Obama To Cities: Build Some Housing Already

On September 26th, the Obama administration released the Housing Development Toolkit, signalling to the country that they are on Team YIMBY (that’s “Yes In My BackYard”). The document outlines the barriers for housing growth that many cities, including Minneapolis and Saint Paul, have been experiencing in recent years. Local zoning laws, outdated land use regulations, and loud NIMBY (“Not In My BackYard”) voices have combined to create a housing shortage which threatens affordability and forces families to move further away from high-paying jobs.

Median Rents v. Median Income

One key takeaway noted in the document is that housing supply has simply not kept up with demand. According to US Census Data, population growth in Minneapolis was relatively stagnant between 2000 (pop: 382,618) and 2010 (pop: 382,578). Then, between 2010 and 2014, roughly 30,000 new residents were added to the city. All these residents need places to live, yet Minneapolis only issued enough permits to create 11,679 new units between 2010 and 2015. Minneapolis had many more residents competing for only a few more available units, and as a result, rents went up and vacancy rates declined.

Why were so few units built during this time? Well, building housing isn’t easy, especially in desirable parts of town where people want to live. People want to live where it’s safe, there’s good access to transit, and there are nearby amenities like lakes and parks. A place like Uptown is ideal for development (close to lakes, shopping, frequent bus lines, proximity to downtown), but much of that area is zoned to prevent development larger than a duplex, making it nearly impossible for any significant growth to occur there.

Neighbors and neighborhood groups in already-desirable areas often vocally oppose any nearby proposed developments. Recent examples in Minneapolis include an ugly multi-year fight over a proposed 29-unit apartment building in Linden Hills and a similar years-long battle over a 40-unit building at 24th and Colfax. Combined, these 69 housing units represent a tiny fraction of what we need to build, yet developers will hesitate to propose similar projects if anti-housing opposition drags out the process for years. Closer to downtown Minneapolis, a group of residents claim they’ve raised $54,000 so far to pay legal costs associated with a never-ending series of appeals designed to stop a 40-story residential tower (their goal is $60,000 more).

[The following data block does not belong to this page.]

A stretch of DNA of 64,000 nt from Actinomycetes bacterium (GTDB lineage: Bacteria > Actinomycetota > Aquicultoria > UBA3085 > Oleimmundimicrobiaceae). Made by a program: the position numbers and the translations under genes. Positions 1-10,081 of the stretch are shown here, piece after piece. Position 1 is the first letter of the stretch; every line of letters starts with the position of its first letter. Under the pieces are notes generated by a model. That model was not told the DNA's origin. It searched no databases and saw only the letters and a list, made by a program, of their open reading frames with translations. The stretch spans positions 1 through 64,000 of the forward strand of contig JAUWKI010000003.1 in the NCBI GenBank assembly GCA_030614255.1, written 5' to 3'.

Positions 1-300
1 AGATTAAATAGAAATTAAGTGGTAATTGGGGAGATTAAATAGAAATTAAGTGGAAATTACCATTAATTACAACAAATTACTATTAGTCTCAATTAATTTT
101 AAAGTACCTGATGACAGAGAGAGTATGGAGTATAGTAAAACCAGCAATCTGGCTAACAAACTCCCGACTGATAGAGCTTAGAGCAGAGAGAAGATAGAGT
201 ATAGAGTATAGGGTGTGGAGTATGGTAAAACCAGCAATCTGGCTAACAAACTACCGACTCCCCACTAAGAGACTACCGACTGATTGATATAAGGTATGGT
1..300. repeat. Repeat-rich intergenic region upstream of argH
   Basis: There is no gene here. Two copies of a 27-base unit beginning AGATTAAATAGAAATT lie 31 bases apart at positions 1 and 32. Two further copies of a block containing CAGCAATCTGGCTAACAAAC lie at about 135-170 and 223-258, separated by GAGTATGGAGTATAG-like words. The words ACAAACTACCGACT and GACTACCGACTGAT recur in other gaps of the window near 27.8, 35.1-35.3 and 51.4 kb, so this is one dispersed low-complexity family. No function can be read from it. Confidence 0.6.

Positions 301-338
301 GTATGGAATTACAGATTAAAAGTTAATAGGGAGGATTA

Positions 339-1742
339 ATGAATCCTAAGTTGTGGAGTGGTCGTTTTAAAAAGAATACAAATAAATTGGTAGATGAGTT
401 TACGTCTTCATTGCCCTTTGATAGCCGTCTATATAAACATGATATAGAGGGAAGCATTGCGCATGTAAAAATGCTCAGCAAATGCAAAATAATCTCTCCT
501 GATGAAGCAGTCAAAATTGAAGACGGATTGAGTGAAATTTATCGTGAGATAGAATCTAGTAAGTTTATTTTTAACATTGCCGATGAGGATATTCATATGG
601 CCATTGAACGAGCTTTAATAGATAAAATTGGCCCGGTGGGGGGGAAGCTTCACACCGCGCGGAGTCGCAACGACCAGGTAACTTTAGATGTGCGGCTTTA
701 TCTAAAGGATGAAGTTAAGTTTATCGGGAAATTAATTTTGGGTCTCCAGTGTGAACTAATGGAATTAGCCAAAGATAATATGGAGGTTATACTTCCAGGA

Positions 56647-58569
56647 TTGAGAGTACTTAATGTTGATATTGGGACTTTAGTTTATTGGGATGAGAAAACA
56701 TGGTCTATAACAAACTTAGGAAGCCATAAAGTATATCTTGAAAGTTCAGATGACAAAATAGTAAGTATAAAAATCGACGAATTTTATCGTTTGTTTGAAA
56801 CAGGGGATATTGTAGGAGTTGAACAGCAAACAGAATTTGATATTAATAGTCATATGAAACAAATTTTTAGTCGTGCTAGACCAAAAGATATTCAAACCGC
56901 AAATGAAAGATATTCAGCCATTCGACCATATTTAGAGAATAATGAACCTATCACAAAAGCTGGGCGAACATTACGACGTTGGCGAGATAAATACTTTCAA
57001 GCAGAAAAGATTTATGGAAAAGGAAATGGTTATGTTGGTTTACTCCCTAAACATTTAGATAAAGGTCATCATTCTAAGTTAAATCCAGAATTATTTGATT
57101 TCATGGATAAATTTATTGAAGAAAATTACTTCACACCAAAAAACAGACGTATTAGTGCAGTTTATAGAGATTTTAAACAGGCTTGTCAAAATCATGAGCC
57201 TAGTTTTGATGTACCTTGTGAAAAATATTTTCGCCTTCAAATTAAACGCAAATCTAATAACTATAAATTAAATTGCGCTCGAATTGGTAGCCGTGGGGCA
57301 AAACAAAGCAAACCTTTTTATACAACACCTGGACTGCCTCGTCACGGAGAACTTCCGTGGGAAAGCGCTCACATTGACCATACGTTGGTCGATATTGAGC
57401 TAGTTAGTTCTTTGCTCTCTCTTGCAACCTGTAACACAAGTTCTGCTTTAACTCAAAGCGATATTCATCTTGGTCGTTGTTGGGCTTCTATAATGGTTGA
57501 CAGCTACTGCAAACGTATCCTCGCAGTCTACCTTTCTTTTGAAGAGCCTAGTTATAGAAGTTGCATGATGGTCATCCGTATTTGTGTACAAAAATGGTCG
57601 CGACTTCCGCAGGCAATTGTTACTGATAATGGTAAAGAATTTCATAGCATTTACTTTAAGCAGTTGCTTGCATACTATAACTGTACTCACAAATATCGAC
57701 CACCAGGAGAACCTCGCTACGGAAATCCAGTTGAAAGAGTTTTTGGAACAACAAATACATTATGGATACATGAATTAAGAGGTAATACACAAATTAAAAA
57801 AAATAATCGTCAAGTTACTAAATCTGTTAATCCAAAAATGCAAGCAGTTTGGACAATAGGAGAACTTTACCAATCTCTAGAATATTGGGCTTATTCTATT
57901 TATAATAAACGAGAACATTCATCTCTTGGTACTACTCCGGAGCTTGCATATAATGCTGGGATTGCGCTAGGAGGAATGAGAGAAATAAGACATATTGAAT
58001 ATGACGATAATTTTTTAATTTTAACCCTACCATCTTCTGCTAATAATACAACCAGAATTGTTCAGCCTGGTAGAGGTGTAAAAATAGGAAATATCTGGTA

The Housing Development Toolkit mentions some ideas that Minneapolis has already started doing to keep housing costs low, such as reducing off-street parking requirements for new developments near transit corridors, and allowing accessory dwelling units (ADUs) to be built in certain circumstances.

Despite having begun to allow the construction of ADUs, zoning hurdles remain. In a recent example, a homeowner with an eye toward one day building an ADU was forced to endure the process of requesting an upzoning from the Planning Commission. His home–which was built as a duplex in 1922–had been downzoned to a district that allowed neither duplexes nor ADUs.

Real Construction Costs and House Prices Over Time

As the Obama administration’s document notes, there is much more work to do to ensure that quality housing is available for everyone, not just those who make enough money to afford it. More high-density zoning is needed in areas that are well-served by transit. Minneapolis zoning code as it stands is a convoluted mess (with examples like this and this being just the tip of the iceberg), and needs to be re-evaluated and streamlined in order to create enough housing for all its residents. Other tools, like inclusionary zoning and density bonuses, can also help ensure that affordable housing is built rather than strictly market-rate housing. We need both types if we are to grow equitably as a city.

With the release of this document, the Obama administration is highlighting a very serious problem that cities around the country are facing: we are in a housing shortage. The way to get out of that shortage is to build, not to let obstacles stand in the way between people and the quality housing everyone deserves.

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2 Responses to Obama To Cities: Build Some Housing Already

  1. Nathanael September 28, 2016 at 6:27 pm #

    Several steps could be taken at the federal level.

    (1) Make “single family” zoning illegal. It’s an invasion of privacy to count “families”. The city can legitimately regulate the number of people in a building, not the number of “families”.
    (2) Ban FAR limits, as they have no legitimate function ever.
    (3) Withhold all federal funding from any city whose vacancy rate is under 4% which has zoning with height restrictions, until they submit an updated zoning plan projected to bring vacancy to at least 4%.

    I don’t think we have the political power to do this yet, but we might soon.

    • Adam Miller
      Adam Miller September 29, 2016 at 10:15 am #

      At the risk of getting to technical, what’s the enumerated federal power that allows the first two actions? Perhaps zoning and FAR limits have some effect on interstate commerce?